Want To Increase Your Sales With Pinterest?

    October 27, 2012
    Chris Crum
    Comments are off for this post.

This week, comScore put out its monthly list of the top 50 sites in the U.S. (in terms of unique visitors), and Pinterest made the list for the first time. It’s still growing. As it continues to attract more users, online retailers will continue to try and use it to their advantage and sell more items.

Have you been able to leverage Pinterest to increase your online sales? Have you ever bought something you found on Pinterest? Let us know in the comments.

We spoke with Matt Pine, VP of Marketing at Ubokia, a service, which lets shoppers post what they want and get matched up with people selling those items. “Think Craigslist in reverse, but now people looking for something don’t have to spend all day sitting behind a screen hitting the refresh button, you can post your ‘want’, and the item (seller) will find you,” explains Pine.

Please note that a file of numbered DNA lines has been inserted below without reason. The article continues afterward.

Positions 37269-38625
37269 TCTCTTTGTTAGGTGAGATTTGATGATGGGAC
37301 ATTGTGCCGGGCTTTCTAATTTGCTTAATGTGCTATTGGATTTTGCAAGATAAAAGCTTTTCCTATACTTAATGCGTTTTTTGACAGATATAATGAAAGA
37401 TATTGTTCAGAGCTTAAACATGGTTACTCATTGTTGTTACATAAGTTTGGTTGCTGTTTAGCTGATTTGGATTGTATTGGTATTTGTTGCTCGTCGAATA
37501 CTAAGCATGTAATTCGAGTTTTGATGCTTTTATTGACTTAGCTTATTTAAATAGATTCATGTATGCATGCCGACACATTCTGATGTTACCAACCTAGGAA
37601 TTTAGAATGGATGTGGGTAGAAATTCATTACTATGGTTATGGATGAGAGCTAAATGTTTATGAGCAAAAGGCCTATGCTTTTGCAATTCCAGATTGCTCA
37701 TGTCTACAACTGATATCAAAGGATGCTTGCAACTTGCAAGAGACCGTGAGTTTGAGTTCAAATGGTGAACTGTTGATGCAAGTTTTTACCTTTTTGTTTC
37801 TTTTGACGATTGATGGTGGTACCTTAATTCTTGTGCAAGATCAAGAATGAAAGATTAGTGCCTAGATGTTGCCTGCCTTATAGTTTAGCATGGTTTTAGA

Ubokia specifically takes advantage of Pinterest to match buyers and sellers, so the company knows a bit about the e-commerce side of Pinterest.

“In general, I believe that Pinterest has the potential to provide the biggest evolution in ecommerce since Google launched AdWords,” Pine tells WebProNews. “Of course there are countless factors that will come into play. At it’s core though, Pinterest is the greatest ‘discovery’ engine we have ever seen. If Pinterest can develop a way to seamlessly integrate a module or process for users to actually acquire the items they discover then they can definitely become a powerhouse in the ecommerce world.”

Pinterest is already showing that it is interested in ecommerce. It already has a Gifts section, which lets you browse items by price.

“Well, Pinterest is all about pictures, so it starts with quality pictures,” says Pine, when asked about best practices for selling items through Pinterest. “Captions are underutilized on Pinterest, but are the key to showing up in Pinterest searches. Sellers need to make sure that their images link directly to a page where a person can purchase an item. For example, we have a number of jewelry sellers who list items for sale on Ubokia, then pin those items from Ubokia to Pinterest. That way an interested buyer can immediately communicate with the seller or make a purchase.”